‘…Louis XVIII. in his distress, had recourse to the assistance of another man of the Revolution, who, without possessing the abilities of Fouche, was perhaps, had he been disposed to do so, better qualified than he to have served the king's cause. Marechal Ney was called forth to take the command of an army destined to attack Napoleon in the flank and rear as he marched towards Paris, while the forces at Melun opposed him in front. He had an audience of the king on the 9th of March, when he accepted his appointment with expressions of the most devoted faith to the king, and declared his resolution to bring Bonaparte to Paris like a wild beast in an iron cage. The marechal went to Beaancon, where, on the llth March, he learned that Bonaparte was in possession of Lyons. But he continued to make preparations for resistance, and collected all the troops he could from the adjoining garrisons. To those who objected to the bad disposition of the soldiers, and remarked that he would have difficulty in inducing them to fight. Ney answered determinedly, "They shall fight; I will take a musket from a grenadier and begin the action myself,—I will run my sword to the hilt in the first who hesitates to follow my example." To the minister at war he wrote, that all were dazzled by the activity and rapid progress of the invader; that Napoleon was favoured by the common people and the soldiers; but that the officers and civil authorities were loyal, and he still hoped "to see a fortunate close of this mad enterprise."…’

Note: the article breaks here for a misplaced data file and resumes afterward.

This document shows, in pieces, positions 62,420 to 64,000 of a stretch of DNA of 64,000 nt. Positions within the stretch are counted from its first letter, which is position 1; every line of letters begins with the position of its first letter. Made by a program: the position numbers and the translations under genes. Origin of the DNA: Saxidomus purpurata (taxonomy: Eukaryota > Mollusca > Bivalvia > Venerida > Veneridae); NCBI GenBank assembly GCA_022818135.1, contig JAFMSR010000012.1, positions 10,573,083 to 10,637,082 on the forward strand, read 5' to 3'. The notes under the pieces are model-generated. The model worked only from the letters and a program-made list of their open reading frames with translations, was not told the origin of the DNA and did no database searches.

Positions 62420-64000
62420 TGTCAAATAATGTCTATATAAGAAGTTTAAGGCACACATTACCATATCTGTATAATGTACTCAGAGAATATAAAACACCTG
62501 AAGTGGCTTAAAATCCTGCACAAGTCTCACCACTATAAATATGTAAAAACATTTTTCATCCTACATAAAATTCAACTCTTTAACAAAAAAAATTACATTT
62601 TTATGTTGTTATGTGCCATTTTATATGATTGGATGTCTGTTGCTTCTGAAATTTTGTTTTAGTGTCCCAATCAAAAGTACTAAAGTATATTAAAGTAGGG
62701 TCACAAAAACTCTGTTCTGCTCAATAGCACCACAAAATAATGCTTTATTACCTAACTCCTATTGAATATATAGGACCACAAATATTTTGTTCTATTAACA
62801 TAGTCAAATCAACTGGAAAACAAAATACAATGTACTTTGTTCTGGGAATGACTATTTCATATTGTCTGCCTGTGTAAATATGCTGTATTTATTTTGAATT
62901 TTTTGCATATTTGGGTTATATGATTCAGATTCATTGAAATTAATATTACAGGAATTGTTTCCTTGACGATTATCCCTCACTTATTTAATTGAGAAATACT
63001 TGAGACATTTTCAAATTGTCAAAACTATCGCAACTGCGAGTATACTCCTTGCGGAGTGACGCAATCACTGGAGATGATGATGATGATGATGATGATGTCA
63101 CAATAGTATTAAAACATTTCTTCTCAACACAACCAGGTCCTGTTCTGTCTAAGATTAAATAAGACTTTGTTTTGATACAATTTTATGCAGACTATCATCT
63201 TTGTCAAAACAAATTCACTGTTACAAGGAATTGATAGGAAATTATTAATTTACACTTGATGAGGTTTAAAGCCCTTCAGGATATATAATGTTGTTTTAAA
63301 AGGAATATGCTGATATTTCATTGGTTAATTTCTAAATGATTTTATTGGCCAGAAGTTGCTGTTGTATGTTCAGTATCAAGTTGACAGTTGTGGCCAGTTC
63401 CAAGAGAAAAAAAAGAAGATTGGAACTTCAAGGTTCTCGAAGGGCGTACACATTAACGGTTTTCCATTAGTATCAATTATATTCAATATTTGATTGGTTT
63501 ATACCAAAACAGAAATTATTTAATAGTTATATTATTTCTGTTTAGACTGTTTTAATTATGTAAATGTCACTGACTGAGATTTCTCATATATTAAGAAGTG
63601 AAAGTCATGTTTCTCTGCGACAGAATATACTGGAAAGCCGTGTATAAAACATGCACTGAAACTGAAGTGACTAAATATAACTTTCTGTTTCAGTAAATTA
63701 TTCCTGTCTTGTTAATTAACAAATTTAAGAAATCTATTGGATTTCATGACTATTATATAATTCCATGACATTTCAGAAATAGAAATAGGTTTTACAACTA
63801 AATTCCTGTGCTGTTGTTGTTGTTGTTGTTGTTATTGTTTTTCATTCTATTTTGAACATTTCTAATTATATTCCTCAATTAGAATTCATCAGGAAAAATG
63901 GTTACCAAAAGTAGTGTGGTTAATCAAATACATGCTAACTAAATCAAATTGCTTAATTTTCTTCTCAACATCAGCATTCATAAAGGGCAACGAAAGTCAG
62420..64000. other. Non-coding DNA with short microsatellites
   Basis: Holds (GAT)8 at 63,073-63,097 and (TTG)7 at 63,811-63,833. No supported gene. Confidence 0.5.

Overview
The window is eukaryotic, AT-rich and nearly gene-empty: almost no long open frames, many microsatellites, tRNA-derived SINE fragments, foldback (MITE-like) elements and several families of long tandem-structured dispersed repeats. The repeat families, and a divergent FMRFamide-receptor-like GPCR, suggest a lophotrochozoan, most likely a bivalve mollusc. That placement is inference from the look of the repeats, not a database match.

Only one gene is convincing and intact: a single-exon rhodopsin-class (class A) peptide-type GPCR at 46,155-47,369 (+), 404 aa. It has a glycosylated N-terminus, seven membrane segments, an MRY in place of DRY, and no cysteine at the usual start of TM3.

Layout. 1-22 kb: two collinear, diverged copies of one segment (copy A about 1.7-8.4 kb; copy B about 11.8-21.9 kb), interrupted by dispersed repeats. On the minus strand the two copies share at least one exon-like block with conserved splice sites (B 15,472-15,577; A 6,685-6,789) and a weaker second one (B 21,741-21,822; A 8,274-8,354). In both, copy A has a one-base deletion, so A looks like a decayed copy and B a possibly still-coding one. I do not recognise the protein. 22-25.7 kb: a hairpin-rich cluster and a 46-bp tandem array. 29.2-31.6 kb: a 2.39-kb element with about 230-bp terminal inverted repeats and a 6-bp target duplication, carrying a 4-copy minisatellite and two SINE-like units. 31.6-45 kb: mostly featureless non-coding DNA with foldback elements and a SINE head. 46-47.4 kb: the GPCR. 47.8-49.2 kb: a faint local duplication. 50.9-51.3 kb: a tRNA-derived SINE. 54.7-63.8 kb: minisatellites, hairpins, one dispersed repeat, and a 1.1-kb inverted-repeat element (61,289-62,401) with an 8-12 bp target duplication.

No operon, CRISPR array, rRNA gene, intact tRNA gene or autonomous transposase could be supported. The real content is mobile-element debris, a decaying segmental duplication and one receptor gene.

The text above is from Walter Scott’s “The Life of Napoleon Buonaparte”. Michel Ney disappointed Louis XVIII with respect to Napoleon, but Louis outlived the Emperor by three years, returning to France after Napoleon’s defeat at Waterloo. Having been restored to the throne twice, Louis XVIII ended up being the only French monarch of the 19th century to die in power, passing of various health issues on September 16, 1824.